Thomas is a Tiger. That is, he's in his first year of Cub Scouts and he and his friends are known as Tigers (go Pack 464!). This gets Thomas and I doing lots of interesting things: going on outtings, building cars, and... spending the night on an aircraft carrier!
Neither Thomas nor I had been on a military ship before, let alone an aircraft carrier. The Hornet was built over 60 years ago and refitted multiple times since then. It served in WWII and picked up the Apollo 11 crew upon their return to earth. Saved from the scrap heap 10 or so years ago, it's been renovated by a welcoming and dedicated group of people.
After orientation, setting up our bunks, muster, and chow, we spent the evening exploring the ship from top to bottom. Being able to roam around a floating city (3,500 crew members during WWII) was a lot fun. We got lost a few times but, as long as you know which way is up :-), it's easy to find your back to the hangar deck.
By far the best part of our stay was the fact that ex-crew members of the Hornet and its sister ships were giving us tours and answering our questions. It made all the difference in the world and gave us a window in the lives of the crew. We learned a ton:
When flying, you usually expect to pay more for greater distance. Flying from San Francisco to Los Angeles is a lot cheaper than to Tokyo. However, it seems that there's a point at which you pay more the closer you get... I was on United's site and, just for the hell of it, priced out a flight from Oakland airport to San Francisco. I believe the distance between the two to be roughly 12 miles as the crow, I mean the jet, flies. Those are some very expensive miles, check it out:
I was on Alexa today and looked at their top sites, i.e. the most traffic'ed sites on the net. In the top 10, four sites were Chinese and one Japanese. Very impressive. Obviously internet growth mirrors economic growth.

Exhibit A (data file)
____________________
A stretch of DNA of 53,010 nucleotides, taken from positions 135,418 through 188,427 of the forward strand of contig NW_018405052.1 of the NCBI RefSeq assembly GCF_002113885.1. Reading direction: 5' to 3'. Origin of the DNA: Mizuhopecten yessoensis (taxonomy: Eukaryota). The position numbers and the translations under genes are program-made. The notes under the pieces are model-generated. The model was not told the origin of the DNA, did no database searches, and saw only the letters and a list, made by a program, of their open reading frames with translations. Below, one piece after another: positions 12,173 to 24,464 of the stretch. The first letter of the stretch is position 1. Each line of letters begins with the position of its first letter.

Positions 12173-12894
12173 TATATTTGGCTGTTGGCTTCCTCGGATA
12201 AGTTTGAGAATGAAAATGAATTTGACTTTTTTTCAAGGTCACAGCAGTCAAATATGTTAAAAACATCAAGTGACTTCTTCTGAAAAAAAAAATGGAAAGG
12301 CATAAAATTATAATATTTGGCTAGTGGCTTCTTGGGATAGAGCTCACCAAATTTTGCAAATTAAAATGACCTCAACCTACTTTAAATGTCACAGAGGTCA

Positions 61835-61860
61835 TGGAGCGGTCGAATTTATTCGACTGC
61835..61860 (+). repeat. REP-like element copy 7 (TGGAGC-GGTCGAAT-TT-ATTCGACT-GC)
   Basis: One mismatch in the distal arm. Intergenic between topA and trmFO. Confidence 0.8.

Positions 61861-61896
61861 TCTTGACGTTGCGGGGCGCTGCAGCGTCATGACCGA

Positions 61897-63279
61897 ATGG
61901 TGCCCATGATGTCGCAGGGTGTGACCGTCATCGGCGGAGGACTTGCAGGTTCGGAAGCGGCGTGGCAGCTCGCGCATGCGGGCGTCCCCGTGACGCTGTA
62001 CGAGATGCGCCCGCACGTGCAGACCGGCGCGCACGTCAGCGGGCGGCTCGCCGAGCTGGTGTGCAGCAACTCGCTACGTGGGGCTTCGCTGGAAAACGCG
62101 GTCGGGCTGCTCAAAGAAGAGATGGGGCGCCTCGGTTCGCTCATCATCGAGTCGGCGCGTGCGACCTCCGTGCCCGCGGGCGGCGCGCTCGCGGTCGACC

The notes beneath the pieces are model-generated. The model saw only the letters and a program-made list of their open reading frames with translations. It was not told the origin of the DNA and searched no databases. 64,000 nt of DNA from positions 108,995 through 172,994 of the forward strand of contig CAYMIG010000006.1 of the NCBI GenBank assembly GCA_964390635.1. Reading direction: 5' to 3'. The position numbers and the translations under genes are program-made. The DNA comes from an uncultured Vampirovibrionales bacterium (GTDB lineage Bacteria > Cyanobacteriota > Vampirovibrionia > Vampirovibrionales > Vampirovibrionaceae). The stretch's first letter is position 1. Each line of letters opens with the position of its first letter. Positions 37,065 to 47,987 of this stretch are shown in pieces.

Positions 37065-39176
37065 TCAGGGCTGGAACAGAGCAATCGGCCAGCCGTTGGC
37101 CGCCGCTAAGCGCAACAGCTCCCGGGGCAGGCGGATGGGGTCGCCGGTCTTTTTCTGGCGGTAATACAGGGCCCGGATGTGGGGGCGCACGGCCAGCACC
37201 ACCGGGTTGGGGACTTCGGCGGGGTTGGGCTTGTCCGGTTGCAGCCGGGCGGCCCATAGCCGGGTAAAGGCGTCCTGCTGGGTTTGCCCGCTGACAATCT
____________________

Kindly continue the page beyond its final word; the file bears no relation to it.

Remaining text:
When I was in China a year ago I was impressed by the amount of construction going on. Huge cranes congregate in large numbers in cities. Four to eight lane roads run through the countryside with comparitively little traffic, awaiting the future onrush of cars (parking lots are for some reason still way too small though). We were even overtaken by a Lamborghini one day!
I expect most websites will have a "Made in China" logo in their footers before long :-)
I played with the Keyhole client a long time ago: it allowed users to roam the earth viewing satellite images, zooming over my house, checking out where I worked, tilting the view so I could the images rendered on the contour of landscape (very impressive). It was all going so well... And then my 30 day free trial expired.
Though I enjoyed it, it didn't seem worth the $30/year subscription. I mean, it was just a toy right?
Fortunately for everyone, a few months ago Google (having acquired Keyhole) decided to improve and make the entry level client free to all. However altruistic Google is, I suspect they also believed that the free version of (the now-rebranded) Google Earth was the best advertisement for the commercial version.
So is it worth trying Google Earth?
Most definitely yes! And not just for the pleasure of flying over your neighborhood. Playing the virtual tourist is a ton of fun, esp. when all you do is type "Paris, France" in the search box and you're wisked off to Europe (in my case zooming out from North America, flying over the Atlantic, and zooming down on Paris). And once you're there, why not check out the Eiffel tower?
The software's real strength, as you'd expect from Google, is in the way it leverages the internet community. The Google Earth bulletin boards are filled with lots of destinations (double-click on them in the browser and they'll direct your Google Earth program to that spot, usually with notes describing what you're seeing) and overlays (imagine being able to see hurricane Katrina's before and after impact on New Orleans, or viewing storm forecast models).
My favorite is the National Geographic coverage of Africa and the data they've set-up for Google Earth. There are over 4,000 high resolution pictures that you can zoom in on, each represented by a little plane icon. Click on the icon once and you get a callout with a low-res picture and description of what there is to see. Double-click on the icon and you zoom into the picture. Check out the elephant family I found... And this isn't even the full resolution.